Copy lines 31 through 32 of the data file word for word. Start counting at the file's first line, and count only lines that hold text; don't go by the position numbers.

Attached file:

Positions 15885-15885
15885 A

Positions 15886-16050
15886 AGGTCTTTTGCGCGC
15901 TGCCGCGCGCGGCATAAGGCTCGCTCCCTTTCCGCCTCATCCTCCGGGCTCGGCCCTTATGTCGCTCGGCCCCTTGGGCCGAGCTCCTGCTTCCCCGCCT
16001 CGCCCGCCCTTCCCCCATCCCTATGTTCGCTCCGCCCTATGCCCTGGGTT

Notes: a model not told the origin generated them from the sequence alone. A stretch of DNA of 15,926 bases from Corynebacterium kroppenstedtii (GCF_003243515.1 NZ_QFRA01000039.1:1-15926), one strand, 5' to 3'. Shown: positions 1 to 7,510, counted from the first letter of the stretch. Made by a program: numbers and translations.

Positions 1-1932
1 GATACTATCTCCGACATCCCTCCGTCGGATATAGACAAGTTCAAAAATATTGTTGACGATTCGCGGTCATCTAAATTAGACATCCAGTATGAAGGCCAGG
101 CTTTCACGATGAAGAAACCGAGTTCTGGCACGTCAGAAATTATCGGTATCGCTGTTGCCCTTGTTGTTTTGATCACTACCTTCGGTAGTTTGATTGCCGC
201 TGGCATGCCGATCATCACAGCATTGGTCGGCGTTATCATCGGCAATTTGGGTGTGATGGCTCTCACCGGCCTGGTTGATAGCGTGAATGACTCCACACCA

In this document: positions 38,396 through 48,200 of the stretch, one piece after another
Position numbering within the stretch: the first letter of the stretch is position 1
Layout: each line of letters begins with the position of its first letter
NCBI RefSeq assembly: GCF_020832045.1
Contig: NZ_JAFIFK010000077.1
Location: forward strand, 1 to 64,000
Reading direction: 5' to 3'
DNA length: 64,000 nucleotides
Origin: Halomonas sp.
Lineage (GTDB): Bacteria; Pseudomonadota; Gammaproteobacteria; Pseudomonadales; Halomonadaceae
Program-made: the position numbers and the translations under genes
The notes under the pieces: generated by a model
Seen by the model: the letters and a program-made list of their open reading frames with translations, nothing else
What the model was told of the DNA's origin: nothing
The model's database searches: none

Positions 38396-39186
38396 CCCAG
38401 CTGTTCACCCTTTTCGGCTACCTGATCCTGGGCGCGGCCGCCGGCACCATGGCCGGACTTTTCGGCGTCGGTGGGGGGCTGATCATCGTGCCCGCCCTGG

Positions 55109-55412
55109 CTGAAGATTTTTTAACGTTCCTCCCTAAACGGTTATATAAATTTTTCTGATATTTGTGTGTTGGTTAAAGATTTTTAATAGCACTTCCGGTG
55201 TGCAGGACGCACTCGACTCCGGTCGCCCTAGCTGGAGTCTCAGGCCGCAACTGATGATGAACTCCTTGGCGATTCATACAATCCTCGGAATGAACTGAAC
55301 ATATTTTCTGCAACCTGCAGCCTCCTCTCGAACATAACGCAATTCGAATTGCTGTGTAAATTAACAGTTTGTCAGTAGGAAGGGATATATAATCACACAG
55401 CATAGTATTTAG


55109 CTGAAGATTTTTTAACGTTCCTCCCTAAACGGTTATATAAATTTTTCTGATATTTGTGTGTTGGTTAAAGATTTTTAATAGCACTTCCGGTG
55201 TGCAGGACGCACTCGACTCCGGTCGCCCTAGCTGGAGTCTCAGGCCGCAACTGATGATGAACTCCTTGGCGATTCATACAATCCTCGGAATGAACTGAAC